The Lies of Locke Lamora is funny, brutal at times, clever, and fresh. It’s Ocean’s Eleven meets Dungeons and Dragons, Catch Me If You Can meets Lord of the Rings. It’s a fine long read and stands well enough on its own, but is also part of a planned seven (I think) part series. Settle in and enjoy the creative profanity, teeth-knocked-out fights, and witty banter. I wouldn’t suggest it if you’re squeamish about any of those things, but if you are you may have found the perfect modern expression of fantasy thievery and con-art.
Locke resides in the canal-lined city of Camorr, which shares a lot with Terry Pratchett’s Ankh Morpork, Lieber’s Lankhmar, and renaissance Venice. He works for the Capa, sort of a Don-like crime boss, in a city that regulates its crime right along with its nobility. He leads the Gentleman Bastards, a con-artist group without peer, as they scheme and steal and pull one over on just about everyone else in the city. Things grow more complicated, however, as their latest job takes a few unexpected turns, and meanwhile a mysterious gray figure begins stalking the city’s criminal elite.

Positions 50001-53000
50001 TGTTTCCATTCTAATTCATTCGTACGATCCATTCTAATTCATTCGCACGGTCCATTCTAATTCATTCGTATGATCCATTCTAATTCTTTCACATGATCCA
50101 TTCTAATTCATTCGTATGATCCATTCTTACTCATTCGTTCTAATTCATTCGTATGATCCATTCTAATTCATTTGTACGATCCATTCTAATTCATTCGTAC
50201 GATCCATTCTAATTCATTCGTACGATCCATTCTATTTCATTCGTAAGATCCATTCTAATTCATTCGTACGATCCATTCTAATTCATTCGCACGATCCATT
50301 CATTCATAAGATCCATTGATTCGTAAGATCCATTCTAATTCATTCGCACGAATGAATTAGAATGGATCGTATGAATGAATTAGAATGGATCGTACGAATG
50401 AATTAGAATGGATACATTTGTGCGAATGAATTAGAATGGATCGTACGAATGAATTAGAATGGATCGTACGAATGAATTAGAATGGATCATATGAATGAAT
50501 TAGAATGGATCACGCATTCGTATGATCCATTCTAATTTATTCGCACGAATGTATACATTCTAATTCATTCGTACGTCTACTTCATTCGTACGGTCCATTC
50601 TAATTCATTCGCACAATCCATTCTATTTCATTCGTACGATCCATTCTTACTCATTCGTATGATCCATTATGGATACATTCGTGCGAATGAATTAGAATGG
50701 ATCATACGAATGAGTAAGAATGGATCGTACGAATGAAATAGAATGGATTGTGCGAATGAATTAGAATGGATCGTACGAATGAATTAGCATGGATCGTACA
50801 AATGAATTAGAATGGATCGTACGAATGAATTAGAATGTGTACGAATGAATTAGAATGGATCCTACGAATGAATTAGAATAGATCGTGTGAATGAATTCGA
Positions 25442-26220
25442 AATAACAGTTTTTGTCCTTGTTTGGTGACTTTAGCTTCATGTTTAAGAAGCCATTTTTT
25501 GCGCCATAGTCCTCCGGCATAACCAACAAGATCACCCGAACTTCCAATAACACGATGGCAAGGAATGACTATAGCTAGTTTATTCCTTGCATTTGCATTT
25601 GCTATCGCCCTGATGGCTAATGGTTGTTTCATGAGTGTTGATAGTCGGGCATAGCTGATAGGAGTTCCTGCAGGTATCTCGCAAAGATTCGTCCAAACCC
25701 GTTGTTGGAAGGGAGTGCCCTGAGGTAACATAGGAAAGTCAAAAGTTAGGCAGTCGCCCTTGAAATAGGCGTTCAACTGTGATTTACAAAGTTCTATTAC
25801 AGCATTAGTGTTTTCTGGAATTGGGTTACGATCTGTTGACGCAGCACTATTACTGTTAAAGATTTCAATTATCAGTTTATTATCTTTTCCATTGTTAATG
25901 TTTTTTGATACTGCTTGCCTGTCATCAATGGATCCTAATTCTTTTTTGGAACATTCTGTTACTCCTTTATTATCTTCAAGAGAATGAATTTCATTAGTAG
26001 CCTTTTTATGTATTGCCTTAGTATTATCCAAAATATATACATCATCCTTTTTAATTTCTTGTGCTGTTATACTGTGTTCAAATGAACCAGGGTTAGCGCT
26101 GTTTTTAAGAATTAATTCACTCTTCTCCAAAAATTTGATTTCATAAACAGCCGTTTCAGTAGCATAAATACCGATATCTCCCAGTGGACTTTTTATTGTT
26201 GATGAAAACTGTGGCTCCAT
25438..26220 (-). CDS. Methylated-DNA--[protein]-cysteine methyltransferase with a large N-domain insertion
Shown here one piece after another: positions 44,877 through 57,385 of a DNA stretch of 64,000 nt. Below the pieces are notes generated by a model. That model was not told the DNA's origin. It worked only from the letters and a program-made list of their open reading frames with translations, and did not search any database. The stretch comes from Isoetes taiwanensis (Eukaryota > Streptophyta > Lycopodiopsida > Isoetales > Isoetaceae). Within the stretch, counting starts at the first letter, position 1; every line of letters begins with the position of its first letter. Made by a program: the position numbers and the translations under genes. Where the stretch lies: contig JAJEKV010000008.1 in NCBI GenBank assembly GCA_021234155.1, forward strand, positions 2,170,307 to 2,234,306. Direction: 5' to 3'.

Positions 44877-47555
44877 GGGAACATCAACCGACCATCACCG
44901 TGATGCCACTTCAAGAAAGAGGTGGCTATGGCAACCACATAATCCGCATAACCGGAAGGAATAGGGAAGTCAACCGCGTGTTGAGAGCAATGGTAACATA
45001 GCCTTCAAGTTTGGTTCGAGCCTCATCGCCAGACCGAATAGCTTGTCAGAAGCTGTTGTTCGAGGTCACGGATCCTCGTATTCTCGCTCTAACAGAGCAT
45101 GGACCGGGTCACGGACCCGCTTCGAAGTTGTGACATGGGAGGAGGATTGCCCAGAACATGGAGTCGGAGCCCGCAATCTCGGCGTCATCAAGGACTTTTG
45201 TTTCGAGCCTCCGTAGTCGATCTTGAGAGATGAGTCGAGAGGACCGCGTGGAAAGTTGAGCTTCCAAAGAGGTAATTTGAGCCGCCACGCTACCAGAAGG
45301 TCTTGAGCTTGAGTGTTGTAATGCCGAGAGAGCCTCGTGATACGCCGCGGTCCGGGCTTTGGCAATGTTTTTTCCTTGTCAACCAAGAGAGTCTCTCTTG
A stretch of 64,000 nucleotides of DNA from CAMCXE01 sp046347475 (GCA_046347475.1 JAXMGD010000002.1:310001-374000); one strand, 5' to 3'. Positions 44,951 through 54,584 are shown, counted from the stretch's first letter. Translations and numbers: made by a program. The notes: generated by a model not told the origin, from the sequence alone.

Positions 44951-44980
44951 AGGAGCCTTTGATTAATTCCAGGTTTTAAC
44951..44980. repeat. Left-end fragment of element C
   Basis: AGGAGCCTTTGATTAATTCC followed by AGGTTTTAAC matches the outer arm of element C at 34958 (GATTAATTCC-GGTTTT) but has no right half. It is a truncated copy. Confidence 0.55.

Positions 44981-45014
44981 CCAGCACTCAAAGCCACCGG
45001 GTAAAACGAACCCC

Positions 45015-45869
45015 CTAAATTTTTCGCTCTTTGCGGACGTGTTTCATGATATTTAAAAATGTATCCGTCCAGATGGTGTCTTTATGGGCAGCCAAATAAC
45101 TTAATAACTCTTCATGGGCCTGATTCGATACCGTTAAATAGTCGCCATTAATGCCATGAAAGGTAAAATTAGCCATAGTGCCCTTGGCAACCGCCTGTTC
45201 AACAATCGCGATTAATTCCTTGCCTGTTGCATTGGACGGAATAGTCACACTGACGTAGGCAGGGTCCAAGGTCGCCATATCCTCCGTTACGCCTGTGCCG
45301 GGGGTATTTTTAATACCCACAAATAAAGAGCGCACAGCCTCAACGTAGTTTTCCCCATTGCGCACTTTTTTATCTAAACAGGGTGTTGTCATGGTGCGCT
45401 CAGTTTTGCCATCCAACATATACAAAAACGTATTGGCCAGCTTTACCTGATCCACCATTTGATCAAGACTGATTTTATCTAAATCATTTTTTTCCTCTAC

I will say that I felt a few parts of the book had a little too much room to breathe; a few pacing missteps and a little bit of forced dialogue aside, , this is a fun, engaging read, written in a modern style that makes the characters, events, and wildly imaginative setting easy to relate to. If you’re a fan of modern fantasy, crime stories, Fafhrd and the Gray Mouser, this might be for you. Want to get away from fantasy involving worldwide wars, the fate of humanity, and esoteric magic systems? This will be your thing.
I’m not certain that this volume is quite as necessary as the back matter suggests. That said, it has the wit and beauty you’d expect, and includes one of my favorite segments (the geese) from The Sword in the Stone. Some of the segments about communism vs. capitalism, property – the more political topics – detracted for me. Then, however, those segments would be interrupted by the poignance and emotion that made me love The Once and Future King so much, and I was glad I’d picked it up. If you’ve read the rest of the Once and Future King, it’s worth it, but only as the capstone to the series.
4/5 magic talking hedgepigs
Some other goodreads reviews here.